SN 12.17 Acela Sutta: To the Clothless Ascetic

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Re: SN 12.17 Acela Sutta: To the Clothless Ascetic

Postby daverupa » Sat Feb 11, 2012 1:46 am

Sam Vega wrote:The "Knowing/seeing" issue gets more interesting the more I think about it. Are there any Pali scholars who could elaborate on the terms used in the Sutta ("Knowing" and "Seeing")?


You can get some of that in this thread.
    "And how is it, bhikkhus, that by protecting oneself one protects others? By the pursuit, development, and cultivation of the four establishments of mindfulness. It is in such a way that by protecting oneself one protects others.

    "And how is it, bhikkhus, that by protecting others one protects oneself? By patience, harmlessness, goodwill, and sympathy. It is in such a way that by protecting others one protects oneself.
- Sedaka Sutta [SN 47.19]
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Re: SN 12.17 Acela Sutta: To the Clothless Ascetic

Postby retrofuturist » Sat Feb 11, 2012 1:47 am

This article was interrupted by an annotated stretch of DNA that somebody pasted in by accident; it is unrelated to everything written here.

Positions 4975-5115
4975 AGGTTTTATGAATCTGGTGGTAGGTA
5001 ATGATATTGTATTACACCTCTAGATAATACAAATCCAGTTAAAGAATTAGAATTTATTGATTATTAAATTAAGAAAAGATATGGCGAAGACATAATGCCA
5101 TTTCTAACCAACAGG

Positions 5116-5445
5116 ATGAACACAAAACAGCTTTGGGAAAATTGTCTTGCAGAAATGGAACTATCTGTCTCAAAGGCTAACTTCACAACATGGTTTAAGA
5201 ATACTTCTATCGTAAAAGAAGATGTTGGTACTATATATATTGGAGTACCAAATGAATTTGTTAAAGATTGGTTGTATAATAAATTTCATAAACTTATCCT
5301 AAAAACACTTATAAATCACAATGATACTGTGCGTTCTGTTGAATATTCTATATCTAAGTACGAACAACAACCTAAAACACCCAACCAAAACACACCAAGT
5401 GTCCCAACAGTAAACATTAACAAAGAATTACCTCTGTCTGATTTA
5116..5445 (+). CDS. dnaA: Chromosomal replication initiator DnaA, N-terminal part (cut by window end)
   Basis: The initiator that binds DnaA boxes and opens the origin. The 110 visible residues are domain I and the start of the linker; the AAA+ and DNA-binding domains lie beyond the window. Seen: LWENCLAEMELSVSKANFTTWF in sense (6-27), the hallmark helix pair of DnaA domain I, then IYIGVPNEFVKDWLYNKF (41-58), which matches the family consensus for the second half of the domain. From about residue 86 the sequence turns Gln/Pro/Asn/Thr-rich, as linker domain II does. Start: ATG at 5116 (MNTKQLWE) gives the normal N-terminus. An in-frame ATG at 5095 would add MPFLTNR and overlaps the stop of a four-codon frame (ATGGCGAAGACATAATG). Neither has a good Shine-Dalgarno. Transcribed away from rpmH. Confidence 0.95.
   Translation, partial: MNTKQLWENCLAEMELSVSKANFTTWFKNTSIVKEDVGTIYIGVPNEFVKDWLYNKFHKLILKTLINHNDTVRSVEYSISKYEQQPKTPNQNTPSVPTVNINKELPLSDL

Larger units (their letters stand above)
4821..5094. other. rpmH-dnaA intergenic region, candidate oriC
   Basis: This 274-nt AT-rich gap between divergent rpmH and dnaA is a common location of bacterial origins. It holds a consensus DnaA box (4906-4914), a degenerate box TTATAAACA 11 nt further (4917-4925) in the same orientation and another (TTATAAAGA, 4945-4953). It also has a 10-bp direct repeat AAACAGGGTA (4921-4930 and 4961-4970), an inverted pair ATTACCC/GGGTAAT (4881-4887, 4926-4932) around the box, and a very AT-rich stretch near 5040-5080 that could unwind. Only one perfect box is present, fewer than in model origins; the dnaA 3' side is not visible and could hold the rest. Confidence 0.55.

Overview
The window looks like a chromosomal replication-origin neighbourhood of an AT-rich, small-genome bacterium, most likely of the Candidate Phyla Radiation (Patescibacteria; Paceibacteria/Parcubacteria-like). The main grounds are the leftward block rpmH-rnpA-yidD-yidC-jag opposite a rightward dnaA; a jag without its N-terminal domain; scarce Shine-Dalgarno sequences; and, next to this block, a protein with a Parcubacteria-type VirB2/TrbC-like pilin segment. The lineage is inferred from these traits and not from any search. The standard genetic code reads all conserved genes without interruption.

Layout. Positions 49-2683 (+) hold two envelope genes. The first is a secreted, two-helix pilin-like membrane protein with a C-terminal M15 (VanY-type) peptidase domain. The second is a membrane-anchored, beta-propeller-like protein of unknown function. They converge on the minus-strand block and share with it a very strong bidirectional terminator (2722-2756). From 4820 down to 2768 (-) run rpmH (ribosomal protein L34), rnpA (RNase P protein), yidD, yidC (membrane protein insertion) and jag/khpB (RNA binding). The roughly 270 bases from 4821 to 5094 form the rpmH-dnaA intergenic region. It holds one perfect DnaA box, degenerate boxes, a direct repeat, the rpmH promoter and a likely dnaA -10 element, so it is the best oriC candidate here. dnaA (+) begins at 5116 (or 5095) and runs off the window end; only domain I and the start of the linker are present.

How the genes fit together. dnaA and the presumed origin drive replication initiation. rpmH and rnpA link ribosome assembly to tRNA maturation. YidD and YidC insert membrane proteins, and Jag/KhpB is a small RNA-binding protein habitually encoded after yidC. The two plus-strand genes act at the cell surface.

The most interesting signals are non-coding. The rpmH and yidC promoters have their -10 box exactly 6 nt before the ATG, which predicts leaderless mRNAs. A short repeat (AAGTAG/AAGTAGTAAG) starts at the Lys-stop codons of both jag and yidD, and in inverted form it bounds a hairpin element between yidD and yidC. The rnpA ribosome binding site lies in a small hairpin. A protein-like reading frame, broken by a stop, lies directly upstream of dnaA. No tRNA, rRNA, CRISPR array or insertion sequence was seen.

Greetings Mike,

mikenz66 wrote:In any case, my point is that he's talking about confidence a about something in the future, not the "all has to be seen in the present moment..." line that Ven Nanavira seems to take.

I cannot accept your conclusion here, as it is a false distinction being drawn.

The very reason the arahant knows that jati is ended is because they personally know paticcasamuppada and have personally eradicated avijja. So it is seen here-and-now. It is seen here-and-now that there is the remainderless cessation of avijja, and thus, the arahant therefore knows that jati has ended. The confidence lies in understanding the steadfastness and universality of paticcasamuppada... thus, the house-builder is destroyed.

mikenz66 wrote:Which is very much to the point of what some of these lines mean. Does "I know dukkha..." mean "I know about dukkha because I used to suffer", or "I am still experiencing dukkha."?

He knows the Truth of Dukkha, and because He knows the Truth of Dukkha, He does not suffer.

Metta,
Retro. :)